TV discussion

Jessica Jones: Looking back at Season One

The Marvel/Netflix partnership has proven to be an interesting one in the past three years. Beginning with Daredevil, it was clear that these series were not going to be family friendly affairs, an idea cemented further with the premiere of Jessica Jones in November of 2015.

Where Daredevil’s first season was incredibly enjoyable, and boasted by a superb villainous performance from Vincent D’Onofrio as Kingpin, it was very much a superhero origin tale in an R-rated fashion with an evil antagonist and a late appearance for the central hero’s costume. Jessica Jones arrived armed with themes involving post traumatic stress disorder, and explorations of victimisation, making for a brilliantly intense run of television, but it did so feeling different to anything Marvel had produced on screen to date.

Starring Krysten Ritter as the titular character, Jessica Jones makes myriad references to the “incident” from the end of The Avengers, but this is a very clear continuation of portraying Marvel characters on the darker side of the tonal spectrum, dealing with adult matters in a way that makes the series clearly unsuitable for younger viewers, even though we’re constantly reminded of a key action set piece from a 12A rated movie that has become a Bank Holiday favourite on the BBC television schedules.

At first it’s a little humorous to see Ritter playing a private detective, coming as it does after seeing her guest starring on Veronica Mars. In fact, tonally there are certain similarities to Rob Thomas’ cult classic, with brilliant use of noir tropes throughout, but where Thomas’ series had its high school setting, Jessica Jones is dark, and at times uncomfortably adult, complete with sometimes shocking bouts of emotional violence, not to mention its incredibly dark, urban setting.

Adapted from Brian Michael Bendis’ comic book Alias, itself published under Marvel’s Max imprint, a section devoted to more adult fare, the character is a perfect one to be produced under the more adult nature of the Marvel/Netflix partnership.

Running for thirteen episodes, the first season would be unapologetic in its frank exploration of themes and ideas such as female sexuality, PTSD and aftermath of sexual violence.

The Netflix/Marvel team got off to a brilliant start with Daredevil, but right away Jessica Jones would feel like a different series. For starters there is no build up to a cool costume, and while its central villain would have a superpower, it would be explored in a more devastating, powerful and disturbing way.

Daredevil ticked many of the boxes one would expect from a superhero series, or one with a costumed vigilante as its main star, the biggest difference being that it felt more R-rated than what had been done before, especially given that it wasn’t shy about being set in a universe that had been made up from PG-13 rated movies. Where Daredevil got the Marvel/Netflix universe under way, Jessica Jones would strip away the comic book aesthetic even further, with only one hint of a costume, and a heroine whose tortured persona felt more real than anything portrayed in a series from the genre before.

Violence against women is everywhere in Jessica Jones, but it’s never explored in a manner that feels exploitative. In fact, it’s very adult and real in a way that it sometimes frequently feels like a surprise to see that flickering comic book page logo appear at the start of every episode.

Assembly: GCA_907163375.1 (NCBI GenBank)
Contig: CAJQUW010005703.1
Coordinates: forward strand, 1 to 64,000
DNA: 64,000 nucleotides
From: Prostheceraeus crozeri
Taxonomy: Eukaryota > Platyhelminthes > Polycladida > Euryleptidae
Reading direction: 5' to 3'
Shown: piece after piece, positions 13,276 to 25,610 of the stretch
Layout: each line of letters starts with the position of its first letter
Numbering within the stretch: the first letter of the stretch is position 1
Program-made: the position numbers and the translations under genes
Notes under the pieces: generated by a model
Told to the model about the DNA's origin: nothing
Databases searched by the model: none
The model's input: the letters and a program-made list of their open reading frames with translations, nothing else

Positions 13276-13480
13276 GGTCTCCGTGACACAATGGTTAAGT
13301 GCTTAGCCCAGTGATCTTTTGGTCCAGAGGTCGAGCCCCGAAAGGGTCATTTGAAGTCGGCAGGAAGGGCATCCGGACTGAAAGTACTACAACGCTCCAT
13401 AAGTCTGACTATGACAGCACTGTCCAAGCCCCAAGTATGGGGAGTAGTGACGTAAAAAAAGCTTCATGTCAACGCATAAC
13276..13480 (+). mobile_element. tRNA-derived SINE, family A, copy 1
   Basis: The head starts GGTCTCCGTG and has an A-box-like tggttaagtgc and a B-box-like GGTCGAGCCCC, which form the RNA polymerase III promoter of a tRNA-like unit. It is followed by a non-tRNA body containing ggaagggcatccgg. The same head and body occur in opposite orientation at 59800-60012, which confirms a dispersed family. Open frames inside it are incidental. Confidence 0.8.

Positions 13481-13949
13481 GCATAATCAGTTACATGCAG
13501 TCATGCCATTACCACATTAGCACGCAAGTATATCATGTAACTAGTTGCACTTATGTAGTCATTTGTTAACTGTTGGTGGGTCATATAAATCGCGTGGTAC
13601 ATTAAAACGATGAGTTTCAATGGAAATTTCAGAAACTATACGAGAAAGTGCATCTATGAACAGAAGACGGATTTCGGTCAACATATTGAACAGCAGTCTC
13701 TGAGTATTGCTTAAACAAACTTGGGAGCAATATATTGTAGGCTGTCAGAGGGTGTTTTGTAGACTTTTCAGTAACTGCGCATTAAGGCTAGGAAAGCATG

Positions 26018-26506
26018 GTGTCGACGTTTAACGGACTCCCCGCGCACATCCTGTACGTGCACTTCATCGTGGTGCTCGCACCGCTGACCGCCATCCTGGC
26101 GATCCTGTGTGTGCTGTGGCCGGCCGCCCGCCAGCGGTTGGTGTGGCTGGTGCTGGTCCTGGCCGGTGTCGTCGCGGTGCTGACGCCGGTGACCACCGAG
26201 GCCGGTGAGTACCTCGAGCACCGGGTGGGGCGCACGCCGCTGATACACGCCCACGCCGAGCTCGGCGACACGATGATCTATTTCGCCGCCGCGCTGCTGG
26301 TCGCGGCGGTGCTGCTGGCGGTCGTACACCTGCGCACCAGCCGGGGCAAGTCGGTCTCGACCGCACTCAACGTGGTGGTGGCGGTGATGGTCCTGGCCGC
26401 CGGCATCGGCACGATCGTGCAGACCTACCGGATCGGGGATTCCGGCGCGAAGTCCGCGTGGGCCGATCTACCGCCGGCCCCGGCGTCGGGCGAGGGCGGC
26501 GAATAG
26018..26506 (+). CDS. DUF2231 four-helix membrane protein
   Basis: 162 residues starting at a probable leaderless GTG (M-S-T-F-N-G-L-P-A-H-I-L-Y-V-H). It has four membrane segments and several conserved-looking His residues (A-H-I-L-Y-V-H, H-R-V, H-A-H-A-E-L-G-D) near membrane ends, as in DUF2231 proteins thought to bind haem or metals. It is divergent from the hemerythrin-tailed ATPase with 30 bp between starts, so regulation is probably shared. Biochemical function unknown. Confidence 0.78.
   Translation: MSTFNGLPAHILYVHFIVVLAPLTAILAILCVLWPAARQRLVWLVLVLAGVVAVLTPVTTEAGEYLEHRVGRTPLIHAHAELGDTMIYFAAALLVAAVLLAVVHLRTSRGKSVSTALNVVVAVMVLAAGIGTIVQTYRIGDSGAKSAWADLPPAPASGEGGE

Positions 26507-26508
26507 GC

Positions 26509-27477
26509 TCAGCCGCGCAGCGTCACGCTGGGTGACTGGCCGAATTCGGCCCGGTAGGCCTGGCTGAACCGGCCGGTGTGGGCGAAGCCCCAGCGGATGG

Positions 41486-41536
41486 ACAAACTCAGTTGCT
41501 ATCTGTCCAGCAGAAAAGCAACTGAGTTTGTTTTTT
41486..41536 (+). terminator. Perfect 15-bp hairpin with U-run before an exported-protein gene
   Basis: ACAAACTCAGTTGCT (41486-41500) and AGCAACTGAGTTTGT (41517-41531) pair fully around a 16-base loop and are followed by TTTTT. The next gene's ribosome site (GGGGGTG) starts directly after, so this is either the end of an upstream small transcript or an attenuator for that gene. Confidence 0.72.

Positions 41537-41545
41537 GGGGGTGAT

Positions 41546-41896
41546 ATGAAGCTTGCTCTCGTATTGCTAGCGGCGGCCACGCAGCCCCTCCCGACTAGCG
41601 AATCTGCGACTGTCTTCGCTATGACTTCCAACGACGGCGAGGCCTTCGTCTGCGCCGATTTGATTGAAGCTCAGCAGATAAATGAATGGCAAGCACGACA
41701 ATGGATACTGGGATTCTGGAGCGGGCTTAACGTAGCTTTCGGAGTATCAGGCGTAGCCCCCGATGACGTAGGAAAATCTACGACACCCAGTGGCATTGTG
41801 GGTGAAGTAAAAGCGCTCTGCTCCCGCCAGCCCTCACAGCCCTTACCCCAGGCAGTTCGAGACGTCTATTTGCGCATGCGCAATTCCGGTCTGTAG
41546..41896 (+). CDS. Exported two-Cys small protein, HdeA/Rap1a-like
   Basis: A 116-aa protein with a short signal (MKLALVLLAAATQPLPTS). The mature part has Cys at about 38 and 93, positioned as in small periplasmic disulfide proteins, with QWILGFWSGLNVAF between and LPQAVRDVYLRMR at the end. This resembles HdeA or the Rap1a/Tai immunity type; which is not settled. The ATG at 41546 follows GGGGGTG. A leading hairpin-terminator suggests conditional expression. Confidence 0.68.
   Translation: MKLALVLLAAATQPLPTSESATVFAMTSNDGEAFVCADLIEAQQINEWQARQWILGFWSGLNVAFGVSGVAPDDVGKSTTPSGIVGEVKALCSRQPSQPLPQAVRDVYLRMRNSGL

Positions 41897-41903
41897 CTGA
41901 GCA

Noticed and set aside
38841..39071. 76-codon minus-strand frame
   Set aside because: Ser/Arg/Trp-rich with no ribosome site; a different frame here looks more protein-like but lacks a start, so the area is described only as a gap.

With Melissa Rosenberg as showrunner, whose credits include Dexter, there is a clear feminine feel to it that would be lost if the show was produced and had a lead writer who was a man. The series is taut, intelligent and does incredibly well by its female characters.

In fact, one key change from the comics sees Carrie Anne Moss’s character, Jeri Hogarth, change from being a man to a woman on a screen.

Centred around Jessica dealing with the aftermath of being manipulated and controlled by central villain Killgrave, whose power is being able to control minds by simply instructing people on what to do, the series runs the gamut of emotional horror and violence in a way that no comic book adaptation had ever done before. The central “relationship” at the heart of the series between Jessica and Killgrave is intense and deeply uncomfortable and the series is never afraid to push the limits on emotional terror.

For the majority of the run, the series scarcely puts its foot wrong; great heroine, great story arc, great villain, superbly portrayed romance between Jessica and Luke Cage (a star making turn from Mike Colter), for ten episodes the series is on fire.

Its only in its final hurdle that it somewhat falls apart. The most common criticism of the Marvel/Netflix series is that at thirteen episodes they somewhat outstay their welcome, and while it’s on fire Jessica Jones is the best series on the Marvel/Netflix output, it does run of out steam after ten episodes.

The series effectively peaks when Jessica captures Kilgrave, but then the series runs into the rut of having her on the cusp of nearly catching him, only for him to subsequently get away, and the series does this for the final four hours. It still remains very entertaining, but it does lose a part of its power the longer it goes on for, and by the time we get to the finale, the subsequent dispatching of Killgrave does feel somewhat anti-climactic, especially given the intensity of the drama and performances from Ritter and Tennant in the ninth and tenth episodes.

Despite this minor failing in its final hurdle, Jessica Jones does remain potent, brilliant stuff because the good far outweighs the bad. Just for bringing its themes to a series that is a Marvel production, and doing so in a very adult way, it deserves to be fondly remembered. Maybe next time it should just stick to ten episodes.

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